Yes, the poverty is shocking, but it's getting better. The poorer areas aren't really "ghettoised" like in some countries. The areas where wealthy, middle-class, or poor people live often bump up right next to each other. The fact that there is such a mix of the income brackets means that there is not that much snobbery. People are just people in Scotland. It's a struggle, but one which is not as easy to ignore as some places, meaning it's common to see people talking to the homeless and offering them a bag of chips. You don't see that in London.

Glasgow Central Train Station at SunsetGlasgow Central Station -- © Scottish Home Style

The people

Thanks to the irreverence towards class and money, Scotland is a country that can speak truth to power, and is home to many feisty, funny characters. Yes there is violence, but honestly, it's probably a lot less than in places like London, and if you keep yourself to yourself, you're unlikely to meet a lot of problems. A lot of issues seem to come from the legacy of poverty, which is slowly being improved. Most people are relaxed, have a great sense of humour, and love to chat. We love to queue and love fairness. There is a tradition of hospitality and politeness underneath it all.

enjoying the sunshineEnjoy that sun while it lasts!


Historically, Scotland has always been proud of its investment in knowledge, sciences, and emphasis on free education. We reap the benefits with plenty of free museums and free university courses. There's a lot of great architecture around, an investment in public buildings. An innovative and entrepreneurial spirit is common - so much so, we have our own tech sector nicknamed "Silicon Glen".

View of Kelvingrove Art Gallery and Museum in the sunset from the side of Glasgow University -- © Scottish Home Style

So cool

There is a vibrant hipster and music scene in Scotland. Whether you are into that or not, it does provide a great variety of cool and fun stuff to do. Glasgow is the unofficial vegan capital of the UK with a ton of dedicated vegan eateries available, which are good to eat at even if you're not vegan. There are independent shops and pubs which are so much more interesting than chains, and a bunch of arty and alternative stuff to do in Scotland. Oh and bands all over the place!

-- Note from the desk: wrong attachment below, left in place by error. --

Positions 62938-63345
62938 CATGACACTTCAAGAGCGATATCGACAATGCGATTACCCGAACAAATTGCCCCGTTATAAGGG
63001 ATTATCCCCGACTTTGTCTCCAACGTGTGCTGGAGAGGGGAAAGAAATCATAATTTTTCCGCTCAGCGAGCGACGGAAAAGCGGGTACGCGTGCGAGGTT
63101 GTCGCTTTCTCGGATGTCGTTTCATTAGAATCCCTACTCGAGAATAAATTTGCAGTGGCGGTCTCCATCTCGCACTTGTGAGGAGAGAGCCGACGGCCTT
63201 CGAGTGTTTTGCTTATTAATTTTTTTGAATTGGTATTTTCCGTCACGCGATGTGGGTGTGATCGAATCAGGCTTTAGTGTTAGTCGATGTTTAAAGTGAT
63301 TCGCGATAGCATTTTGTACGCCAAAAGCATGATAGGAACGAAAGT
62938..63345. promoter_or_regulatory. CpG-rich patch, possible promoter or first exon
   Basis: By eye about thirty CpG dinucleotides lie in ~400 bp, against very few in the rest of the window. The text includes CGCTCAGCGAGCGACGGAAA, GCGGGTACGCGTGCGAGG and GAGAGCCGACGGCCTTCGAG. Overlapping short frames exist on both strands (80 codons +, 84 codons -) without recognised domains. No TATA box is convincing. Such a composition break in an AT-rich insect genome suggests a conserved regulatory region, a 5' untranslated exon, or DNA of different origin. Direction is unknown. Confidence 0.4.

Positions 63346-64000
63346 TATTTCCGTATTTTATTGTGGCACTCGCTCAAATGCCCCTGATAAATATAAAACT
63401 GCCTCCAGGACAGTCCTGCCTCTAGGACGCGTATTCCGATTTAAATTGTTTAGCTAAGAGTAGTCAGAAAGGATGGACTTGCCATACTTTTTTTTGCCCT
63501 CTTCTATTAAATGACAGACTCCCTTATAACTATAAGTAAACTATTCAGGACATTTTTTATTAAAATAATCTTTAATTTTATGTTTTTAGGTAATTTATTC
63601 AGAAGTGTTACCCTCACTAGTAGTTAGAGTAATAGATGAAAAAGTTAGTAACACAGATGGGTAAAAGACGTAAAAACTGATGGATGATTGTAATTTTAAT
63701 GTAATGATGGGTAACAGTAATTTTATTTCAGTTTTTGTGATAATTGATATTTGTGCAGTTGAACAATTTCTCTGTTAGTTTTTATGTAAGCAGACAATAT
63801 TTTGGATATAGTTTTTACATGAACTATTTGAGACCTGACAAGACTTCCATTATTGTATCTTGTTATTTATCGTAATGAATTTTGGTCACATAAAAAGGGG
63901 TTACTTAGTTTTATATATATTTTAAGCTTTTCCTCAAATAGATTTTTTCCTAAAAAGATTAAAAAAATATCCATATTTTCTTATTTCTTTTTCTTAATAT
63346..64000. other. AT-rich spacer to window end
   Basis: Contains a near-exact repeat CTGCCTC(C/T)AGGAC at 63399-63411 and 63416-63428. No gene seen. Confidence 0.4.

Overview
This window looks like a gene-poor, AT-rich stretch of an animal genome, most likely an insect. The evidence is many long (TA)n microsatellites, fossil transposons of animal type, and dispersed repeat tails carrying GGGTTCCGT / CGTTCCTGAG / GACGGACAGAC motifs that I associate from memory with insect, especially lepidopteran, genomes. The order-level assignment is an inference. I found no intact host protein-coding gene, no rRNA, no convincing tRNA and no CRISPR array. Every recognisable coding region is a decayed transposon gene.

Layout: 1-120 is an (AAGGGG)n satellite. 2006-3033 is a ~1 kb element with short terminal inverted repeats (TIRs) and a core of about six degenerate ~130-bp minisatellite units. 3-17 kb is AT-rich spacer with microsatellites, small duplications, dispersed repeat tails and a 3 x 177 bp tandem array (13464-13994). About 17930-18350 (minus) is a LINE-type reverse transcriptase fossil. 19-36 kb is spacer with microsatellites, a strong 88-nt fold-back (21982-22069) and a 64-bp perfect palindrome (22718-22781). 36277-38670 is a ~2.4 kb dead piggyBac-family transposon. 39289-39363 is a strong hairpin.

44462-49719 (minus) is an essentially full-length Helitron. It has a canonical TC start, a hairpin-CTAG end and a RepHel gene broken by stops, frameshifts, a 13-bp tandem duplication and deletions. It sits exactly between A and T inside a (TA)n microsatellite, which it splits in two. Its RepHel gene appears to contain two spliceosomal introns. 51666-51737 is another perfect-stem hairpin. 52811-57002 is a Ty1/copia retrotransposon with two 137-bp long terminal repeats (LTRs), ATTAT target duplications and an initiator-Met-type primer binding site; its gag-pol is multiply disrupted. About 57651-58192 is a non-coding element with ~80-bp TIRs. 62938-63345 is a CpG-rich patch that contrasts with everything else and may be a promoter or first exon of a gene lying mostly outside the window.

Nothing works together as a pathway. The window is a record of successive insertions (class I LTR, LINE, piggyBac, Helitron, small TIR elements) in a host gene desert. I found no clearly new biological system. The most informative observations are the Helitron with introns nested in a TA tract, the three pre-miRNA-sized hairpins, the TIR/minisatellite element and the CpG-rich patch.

Music concertHipster. Music. Scene.

Wide open spaces

The population density being so low means there is a lot of space for people to move! Scotland is famous for its outdoor activity like mountain bike trails, hiking, and kayaking on the lochs. As long as you're correctly equipped for the climate, you can have a lot of fun.

Scottish loch with kayakA peaceful loch with a kayak. Scotland is great for adventure! -- © Scottish Home Style


It really is a beautiful country. Photographers and artists love to use the natural drama on display for inspiration. We've got a lot of really talented artists (as you will see elsewhere in this blog). A short drive from just about anywhere will bring you to somewhere worth looking at, and enjoying.

We're just showing off now.

Proud to be Scottish

Strangely, for such a white country, it doesn't seem that bothered by race. If you have a Scottish accent, most people accept you're Scottish, no matter your skin colour. People are genuinely more bothered if you sound English! But even then, it's not too bad, more likely just a ribbing than anything serious. Yes, there are still problems with ignorant behaviour, but probably less than other parts of the UK. People are proud to call Scotland their home and often take positions of openness on immigration and refugees. A love of the underdog is prevalent.

Scots ThistleThe thisle is Scotland's floral symbol. Spiky but beautiful!

Scotland is its own country

Some people take Scotland as "part of England" or just a kind of region of Britain but it is a country in its own right! Yes it is part of the UK but it has its own governmental powers too. As a distinct country, it has a strong national historical flavour. There are hundreds of castles, ruins, museums and many of these places are free to visit. There is so much more to it than whisky and tartan (although these things are ace too).

Eilean Donan CastleEilean Donan Castle with a heck of a moat.

♥ Scotland

So you can see that the positives of living in Scotland far outweigh the negatives and are the reason why I am happy to call this place my home!

x Beth


Content Creator @ Jellydigio

I love writing and making beautiful blogs. I'm a huge fan of vintage home style and handcrafted items, Scandinavian chic and gorgeous, functional furniture for my Scottish home, which is why I started this blog.